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The Pullman Strike


This VOXPOP is set in Chicago in 1894, during the Pullman Strike. Students take on the roles of Executives, Union Workers, ARU Allies and Non-Union Workers. After being introduced to the situation, students work with other members of their group to define their values.

Students then debate and vote on three key issues:

Pay - Who gets to decide what a fair wage is?

Housing - Should a company control how its workers live?

Management - Who gets to make decisions in the workplace?

At the end of the VOXPOP, an epilogue video lays out what actually happened.


Role-plays take roughly 60-90 minutes for a class to play through. To run the role-play over multiple days, use the link VOXPOP will send you to re-open your session.

Create a different session for each class that you intend to use this role-play with.

Not sure how sessions work? Feel free to create a session and step through it to get a feel for the role-play. You can create as many sessions as you need.



The VOXPOP software will deliver this content to students during the role-play. Use this outline to familiarize yourself with the content of the scenario, the roles students will be assigned and the choices they will be asked to make.


Students: 6 to 50

Running Time: 60-80 minutes (the role-play can be broken into multiple sessions)



This video provides historical context.


Students are assigned to the following groups:


Executives fear that the recession will shut the Pullman company down. Workers don't understand that in lean times, we all have to tighten our belts!

Union Workers

Union Workers want better pay and working conditions. They say it's unfair for the Pullman Company to make millions while its workers live off pennies!

ARU Allies

ARU Allies say that the Pullman Company has too much control over workers' lives: not only through wages, but also overpriced housing and abusive bosses!

Non-Union Workers

Non-Union Workers include African Americans and immigrants who were rejected by the American Railway Union (ARU). If Union Workers don't like their jobs, Non-Union Workers are happy to take them!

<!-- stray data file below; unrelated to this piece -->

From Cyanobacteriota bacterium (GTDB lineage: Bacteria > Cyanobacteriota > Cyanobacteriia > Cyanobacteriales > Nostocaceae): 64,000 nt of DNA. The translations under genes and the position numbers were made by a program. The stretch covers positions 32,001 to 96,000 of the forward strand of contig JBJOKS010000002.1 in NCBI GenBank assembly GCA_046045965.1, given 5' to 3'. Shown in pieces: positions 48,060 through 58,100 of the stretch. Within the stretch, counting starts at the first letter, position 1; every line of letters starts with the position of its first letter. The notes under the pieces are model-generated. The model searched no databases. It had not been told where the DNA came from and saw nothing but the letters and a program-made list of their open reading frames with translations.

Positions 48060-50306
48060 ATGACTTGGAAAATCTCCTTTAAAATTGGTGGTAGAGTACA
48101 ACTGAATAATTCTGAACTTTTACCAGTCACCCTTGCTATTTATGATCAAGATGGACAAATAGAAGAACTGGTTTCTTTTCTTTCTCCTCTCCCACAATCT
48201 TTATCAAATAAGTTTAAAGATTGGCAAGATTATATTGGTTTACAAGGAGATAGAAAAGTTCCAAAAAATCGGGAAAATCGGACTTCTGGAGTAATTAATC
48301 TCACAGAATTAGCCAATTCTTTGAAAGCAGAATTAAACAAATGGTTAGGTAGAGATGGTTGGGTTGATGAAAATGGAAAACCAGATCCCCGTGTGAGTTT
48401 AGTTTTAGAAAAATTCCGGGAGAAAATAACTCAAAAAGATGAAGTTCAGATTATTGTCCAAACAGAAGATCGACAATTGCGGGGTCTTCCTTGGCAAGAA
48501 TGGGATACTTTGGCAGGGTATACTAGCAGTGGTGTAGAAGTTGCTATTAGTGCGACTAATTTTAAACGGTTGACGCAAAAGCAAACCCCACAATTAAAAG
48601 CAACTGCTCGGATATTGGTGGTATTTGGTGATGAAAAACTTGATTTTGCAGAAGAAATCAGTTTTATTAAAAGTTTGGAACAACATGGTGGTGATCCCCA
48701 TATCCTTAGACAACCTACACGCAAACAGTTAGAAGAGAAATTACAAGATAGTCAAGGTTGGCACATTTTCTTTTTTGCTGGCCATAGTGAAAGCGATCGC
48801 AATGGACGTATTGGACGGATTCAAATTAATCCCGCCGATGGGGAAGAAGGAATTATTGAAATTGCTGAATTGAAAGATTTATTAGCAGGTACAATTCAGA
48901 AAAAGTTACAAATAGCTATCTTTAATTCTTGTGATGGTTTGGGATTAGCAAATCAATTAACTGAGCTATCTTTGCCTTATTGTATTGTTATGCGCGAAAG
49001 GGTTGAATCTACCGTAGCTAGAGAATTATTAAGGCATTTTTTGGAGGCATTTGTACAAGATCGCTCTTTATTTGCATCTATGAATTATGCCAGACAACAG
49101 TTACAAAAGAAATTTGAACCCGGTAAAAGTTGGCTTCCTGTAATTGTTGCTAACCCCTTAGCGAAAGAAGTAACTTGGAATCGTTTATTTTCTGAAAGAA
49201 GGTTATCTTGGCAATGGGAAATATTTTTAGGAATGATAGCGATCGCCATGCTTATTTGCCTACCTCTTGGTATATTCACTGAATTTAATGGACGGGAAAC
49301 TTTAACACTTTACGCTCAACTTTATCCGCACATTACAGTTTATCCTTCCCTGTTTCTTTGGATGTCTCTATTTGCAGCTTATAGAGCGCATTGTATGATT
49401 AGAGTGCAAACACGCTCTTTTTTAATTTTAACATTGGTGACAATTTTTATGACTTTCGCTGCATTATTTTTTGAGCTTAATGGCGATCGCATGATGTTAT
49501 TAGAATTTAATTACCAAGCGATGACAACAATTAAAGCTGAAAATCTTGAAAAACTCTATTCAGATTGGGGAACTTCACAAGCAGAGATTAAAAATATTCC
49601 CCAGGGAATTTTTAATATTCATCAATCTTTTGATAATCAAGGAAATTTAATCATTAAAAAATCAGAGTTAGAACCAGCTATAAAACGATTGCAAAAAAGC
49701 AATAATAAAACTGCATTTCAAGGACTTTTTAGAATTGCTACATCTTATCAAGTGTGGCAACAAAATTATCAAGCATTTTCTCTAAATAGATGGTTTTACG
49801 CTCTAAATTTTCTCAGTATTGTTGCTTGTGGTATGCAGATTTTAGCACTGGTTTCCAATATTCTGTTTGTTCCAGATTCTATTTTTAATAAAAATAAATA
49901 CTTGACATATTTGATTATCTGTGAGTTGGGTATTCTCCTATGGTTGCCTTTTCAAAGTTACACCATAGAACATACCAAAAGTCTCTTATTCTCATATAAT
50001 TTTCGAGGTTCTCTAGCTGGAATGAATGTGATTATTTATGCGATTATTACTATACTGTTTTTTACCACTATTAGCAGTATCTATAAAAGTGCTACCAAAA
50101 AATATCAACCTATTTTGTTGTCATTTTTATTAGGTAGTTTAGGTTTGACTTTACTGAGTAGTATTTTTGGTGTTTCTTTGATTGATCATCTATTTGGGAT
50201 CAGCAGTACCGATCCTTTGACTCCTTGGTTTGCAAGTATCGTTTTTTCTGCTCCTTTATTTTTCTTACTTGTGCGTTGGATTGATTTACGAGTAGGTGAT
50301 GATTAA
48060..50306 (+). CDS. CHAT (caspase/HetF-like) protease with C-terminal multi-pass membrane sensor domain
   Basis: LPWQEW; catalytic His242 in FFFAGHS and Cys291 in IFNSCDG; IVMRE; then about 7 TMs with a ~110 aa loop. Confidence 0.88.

These videos will provide students with more detailed background on specific issues.

Who should have the power to decide what a fair wage is?
Proposals students consider:

Wages set at market rates

The Pullman Company sets worker wages at market rates – high enough to compete with other companies, but no higher.

Wages set by Pullman/ARU deal

Worker wages will be set by a committee that includes Pullman executives, government officials, and union reps.

How much power should companies have over their workers' private lives?
Proposals students consider:

No evicting Pullman workers

Pullman workers who don't pay their rent can stay in their Pullman housing as long as they keep working for the company.

Town residents pick businesses

Residents of Pullman Town get to vote on what businesses and special services come to their town.

How much power should workers have over their bosses?
Proposals students consider:

Company oversees foremen

Pullman executives use their own judgment to hire and fire company foremen.

Formal complaint system

Create an official channel for workers to report abusive foremen to higher-level managers at Pullman.


A short video that lets students know what really happened.


Here are a few suggested discussion questions to pose at the end of the role-play.  Please feel free to use your own.

  • Do you think that companies have too much power over their workers today?

  • Are unions a good way to balance company and worker power?



Jenny Lim

Mattia Romeo

Greg Trefry

Matthew Wilding

Testing & Evaluation

Camillia Matuk

Talia Hurwich


Jack Kelly, The Edge of Anarchy: The Railroad Barons, the Gilded Age, and the Greatest Labor Uprising in America, St. Martin's Press, 2019.

Liston Edgington Leyendecker, Palace Car Prince: A Biography of George Mortimer Pullman, University Press of Colorado, 1992.

Richard Schneirov (editor), The Pullman Strike and the Crisis of the 1890s: Essays on Labor and Politics, University of Illinois Press, 1999.


Library of Congress

Chicago History Museum

Newberry Library

American Business History Center

Wikimedia Commons

Special Thanks

Tamara Gordon

Raquel Solorzano-Dueñas

Thalia Wood

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